Archive for September 2009

overlaying VideoDisplay with constrained fluid layout

UPDATE 28 April 2010 : This subject is revisited in relation to Flex 4 spark components, here.

The problem: In Flex, how to overlay the video with something (e.g. a logo or caption) and keep the overlay relative to a corner of the actual video rectangle. Sounds like it should be a simple matter of creating a container and layering in the VideoDisplay instance and the over lay instance ? But…

In each of the following samples:

Video Display overlay Sample 1

In our first sample we simply place our overlay image using attributes ‘top’ and ‘right’ to keep the overlay’s top-right corner to 10px in from the VideoDisplay top-right corner.


It basically looks fine until you hit the play button and start resizing the panel.

As you can see the actual video within the VideoDisplay is constrained by its rectangle and depending on the differing aspect ratios, there will either be black space at the sides or the top, and our overlay is faithfully anchored to top right corner of the VideoDisplay and looks odd unless the aspect ratios are equal.

So how to solve this?

Looking at the documentation for VideoDisplay, there are many width and height properties to play with, however none of these relate to the current width and height or position of the contained video rectangle. You might think while looking at the documentation that the videoWidth and videoHeight properties might give the values we are after, but not so. They only return the ‘original’ width and height of the loaded video.

Fortunately the OpenSource nature of the Flex SDK and the magic of, holding the command key on a Mac (control key on a PC) with the cursor over  the <mx:VideoDisplay> opening tag, then clicking it as it underlines,  (using in Flash Builder  or Flex Builder) will open the source for the VideoDisplay component within a new editor. Browsing through the code you will see at line 198:
mx_internal var videoPlayer:VideoPlayer = null;

It is this videoPlayer instance who’s properties we need to monitor to calculate our overlay’s position. The instance is not generally exposed through the VideoDisplay component’s api. Nor is it documented. However since it has been placed in the mx_internal name space, we can actually access it with namespace notation…


Where we replace ‘attribute’ with the property name we are after, so the following would be of use to us…


Video Display overlay Sample 2

In this second sample, we create a positionOverlay method and call it from the resize event of the VideoDisplay component. Within positionOverlay we use the name space notation to get the videoPlayer properties and use some basic maths to reposition our overlay based on the top-right corner of the videoPlayer instance rather than the videoDisplay instance.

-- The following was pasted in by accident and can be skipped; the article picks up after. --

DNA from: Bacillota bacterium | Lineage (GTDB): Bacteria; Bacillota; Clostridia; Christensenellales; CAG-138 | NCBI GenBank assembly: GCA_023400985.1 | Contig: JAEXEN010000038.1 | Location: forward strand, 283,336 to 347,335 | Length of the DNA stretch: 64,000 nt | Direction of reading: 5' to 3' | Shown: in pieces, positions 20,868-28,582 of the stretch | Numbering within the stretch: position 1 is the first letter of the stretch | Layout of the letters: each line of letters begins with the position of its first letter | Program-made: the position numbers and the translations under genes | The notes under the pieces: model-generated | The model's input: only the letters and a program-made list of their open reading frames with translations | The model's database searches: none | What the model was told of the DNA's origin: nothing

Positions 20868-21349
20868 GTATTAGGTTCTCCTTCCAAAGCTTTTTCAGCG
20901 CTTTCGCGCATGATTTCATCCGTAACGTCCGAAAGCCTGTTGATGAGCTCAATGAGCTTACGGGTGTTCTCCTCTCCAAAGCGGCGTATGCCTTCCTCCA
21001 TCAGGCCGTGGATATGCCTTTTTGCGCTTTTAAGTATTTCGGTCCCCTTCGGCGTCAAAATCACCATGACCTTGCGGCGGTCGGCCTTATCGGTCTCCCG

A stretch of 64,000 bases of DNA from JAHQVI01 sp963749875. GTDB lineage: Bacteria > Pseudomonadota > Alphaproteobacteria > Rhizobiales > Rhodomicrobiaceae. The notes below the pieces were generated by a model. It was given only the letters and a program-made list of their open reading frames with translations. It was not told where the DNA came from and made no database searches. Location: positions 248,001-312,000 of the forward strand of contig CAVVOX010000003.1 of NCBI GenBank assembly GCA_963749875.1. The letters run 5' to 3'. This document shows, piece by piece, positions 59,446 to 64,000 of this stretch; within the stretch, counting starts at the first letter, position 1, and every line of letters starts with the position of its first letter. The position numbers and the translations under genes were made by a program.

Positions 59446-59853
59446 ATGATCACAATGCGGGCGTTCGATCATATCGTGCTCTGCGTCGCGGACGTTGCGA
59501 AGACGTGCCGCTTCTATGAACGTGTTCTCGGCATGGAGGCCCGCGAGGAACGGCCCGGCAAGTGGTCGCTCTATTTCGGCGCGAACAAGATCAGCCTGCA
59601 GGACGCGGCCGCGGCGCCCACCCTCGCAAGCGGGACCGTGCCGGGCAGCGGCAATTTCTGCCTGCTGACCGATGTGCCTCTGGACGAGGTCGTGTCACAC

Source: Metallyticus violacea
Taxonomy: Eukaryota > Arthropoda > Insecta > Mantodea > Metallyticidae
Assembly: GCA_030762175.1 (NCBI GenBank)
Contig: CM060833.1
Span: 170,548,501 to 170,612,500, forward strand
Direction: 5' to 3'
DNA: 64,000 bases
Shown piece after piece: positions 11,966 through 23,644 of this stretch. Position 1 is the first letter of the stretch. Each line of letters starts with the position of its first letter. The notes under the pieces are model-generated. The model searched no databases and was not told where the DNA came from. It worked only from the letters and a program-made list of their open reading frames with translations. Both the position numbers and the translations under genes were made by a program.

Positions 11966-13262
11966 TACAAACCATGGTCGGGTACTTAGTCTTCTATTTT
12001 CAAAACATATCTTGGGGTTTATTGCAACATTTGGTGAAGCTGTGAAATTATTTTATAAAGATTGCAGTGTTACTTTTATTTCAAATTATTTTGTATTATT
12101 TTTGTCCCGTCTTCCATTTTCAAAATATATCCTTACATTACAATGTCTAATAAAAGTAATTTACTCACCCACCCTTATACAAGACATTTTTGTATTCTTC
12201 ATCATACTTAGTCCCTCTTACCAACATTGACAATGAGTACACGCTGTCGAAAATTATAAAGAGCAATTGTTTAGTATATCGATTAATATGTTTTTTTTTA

Additionally we call positionOverlay from our applicationComplete handler to set the initial position.

This basically seems ok, but play with it for a while and it is clear that something is wrong…

  • Resizing slowly, seems ok
  • Resizing quickly, and there seems to be some lag in the position of the overlay
  • Release the resize handle while resizing quickly and the overlay can be left behind in completely the wrong place

Having traced the videoPlayer instance properties from within the positionOverlay handler, it is apparent that while the videoDisplay properties are correct, the videoPlayer properties are as they were previously. i.e. as they were rather than as they shall be.

Video Display overlay Sample 3 – This one works properly!

This is where Player version 10 comes in. It added Event.EXIT_FRAME. (If your project targets a player older than 10, you will not see this event in your code assist.) If we use the exit frame event to defer the call to overlayPosition, we can then get measured values from videoPlayer and correctly position the overlay.

To do this I have created a new method positionOverlayOnExitFrame who’s job is to add an EXIT_FRAME listener who’s handler will be overlayPosition. The first job of which is to remove the listener, so that it only gets called once. By using a listener we need to change the interface of overlayPosition to accept an Event argument. But we are not interested in the event information and we still wish to call positionOverlay directly, so we have allowed the argument to have a null default.


Playing with the resize handle now, no-matter how quickly it is moved, shows no lag, and always drops in the correct place.

Finally, just to re-iterate, source code zip for these examples is here.

Note: These samples were built against Flex SDK version 3.4.

Note: I haven’t found any official documentation relating to when Event.EXIT_FRAME arrived in the player runtime. The Flash CS4 documentation for Event.EXIT_FRAME indicates player 9. However unless you target player 10 in Flex/Flash Builder, you will get compile errors. If anyone has accurate references, please post to the comments – thanks.

Note: When you look at the source view, it appears ragged. This is because in creating the HTML, Flash builder simply converts tab characters to four space characters. Clearly not every tab in my code actually represents 4 characters and therefore what should look like neat columns becomes ragged. I have filed a bug/enhancement request. If you too would like this fixed, feel free to add your vote to FB-23060.

No CMD-SPACE in Flash Builder since Snow Leopard

Ok so CMD-SPACE is the default short cut to launch Spotlight. But I wanted that combo for ‘content assist’ with Flex/Flash Builder. Until installing Snow Leopard, that is what I had for a few years, and Spotlight relegated to CTRL-SPACE. However since SnowLeopard, the CMD-SPACE combo is not transmitted to Flash Builder. I assume this is down to Snow Leopard somehow reserving the combination. So begrudgingly I have returned to defaults…

Spotlight : CMD-SPACE
Flash Builder content assist : CTRL-SPACE